G20 countries agree on climate action and international business tax rate

In Italy, the G20 major economies and the EU have met focusing on coordinated action in reducing greenhouse gas emissions. The second key area of talks has been the harmonisation of tax principles to act against the tax optimisation of large companies taking place via declaring profits in low-tax rate territories, British public broadcaster BBC reports.
The G20 group, made up of 19 countries and the European Union, met over the weekend in Italy. Italian Prime Minister Mario Draghi noted in his closing statement that all of the G20 countries are committed to reaching the target by the mid-century. Net zero emissions means reducing greenhouse gas emissions as much as possible, until a country is absorbing the same amount of emissions from the atmosphere that it is putting out. Scientists have found that this must be achieved by 2050 to avoid a climate catastrophe, and most countries have agreed to this.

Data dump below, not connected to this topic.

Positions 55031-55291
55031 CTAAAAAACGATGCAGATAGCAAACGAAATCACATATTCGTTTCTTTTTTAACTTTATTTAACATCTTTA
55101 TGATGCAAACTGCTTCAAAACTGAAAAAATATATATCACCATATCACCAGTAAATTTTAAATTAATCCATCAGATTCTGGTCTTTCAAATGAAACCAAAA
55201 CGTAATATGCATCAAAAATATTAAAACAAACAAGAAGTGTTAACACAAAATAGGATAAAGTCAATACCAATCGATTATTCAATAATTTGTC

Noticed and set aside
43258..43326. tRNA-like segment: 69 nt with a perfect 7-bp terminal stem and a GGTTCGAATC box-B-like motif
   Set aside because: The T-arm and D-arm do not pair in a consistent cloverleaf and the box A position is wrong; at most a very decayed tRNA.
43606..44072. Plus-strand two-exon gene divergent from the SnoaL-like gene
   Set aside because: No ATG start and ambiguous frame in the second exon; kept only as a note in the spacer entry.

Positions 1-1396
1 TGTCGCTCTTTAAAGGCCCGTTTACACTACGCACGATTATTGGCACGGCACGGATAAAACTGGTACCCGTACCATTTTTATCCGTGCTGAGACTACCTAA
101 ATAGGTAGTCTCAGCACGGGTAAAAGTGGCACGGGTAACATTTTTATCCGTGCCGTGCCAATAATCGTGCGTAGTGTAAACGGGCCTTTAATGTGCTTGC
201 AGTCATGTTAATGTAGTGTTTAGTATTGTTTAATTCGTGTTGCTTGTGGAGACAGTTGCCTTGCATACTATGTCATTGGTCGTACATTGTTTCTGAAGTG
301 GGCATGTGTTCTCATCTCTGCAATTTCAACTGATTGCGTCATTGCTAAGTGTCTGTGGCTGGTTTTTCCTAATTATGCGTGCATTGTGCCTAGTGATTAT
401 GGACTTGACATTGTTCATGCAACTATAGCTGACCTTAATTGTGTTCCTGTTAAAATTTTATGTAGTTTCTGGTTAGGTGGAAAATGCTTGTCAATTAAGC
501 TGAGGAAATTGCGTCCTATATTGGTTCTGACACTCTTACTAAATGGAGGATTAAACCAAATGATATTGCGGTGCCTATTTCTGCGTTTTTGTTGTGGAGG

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And yet China – the world’s leading polluter – and Russia have pushed that target further to 2060.
Also at the two-day meeting, the focus was on Covid-19 and the economy, with an agreement being reached on a global tax rate which will see the profits of large businesses taxed at least 15%. The deal follows concern that multinational companies are re-routing their profits through low tax jurisdictions, BBC reports.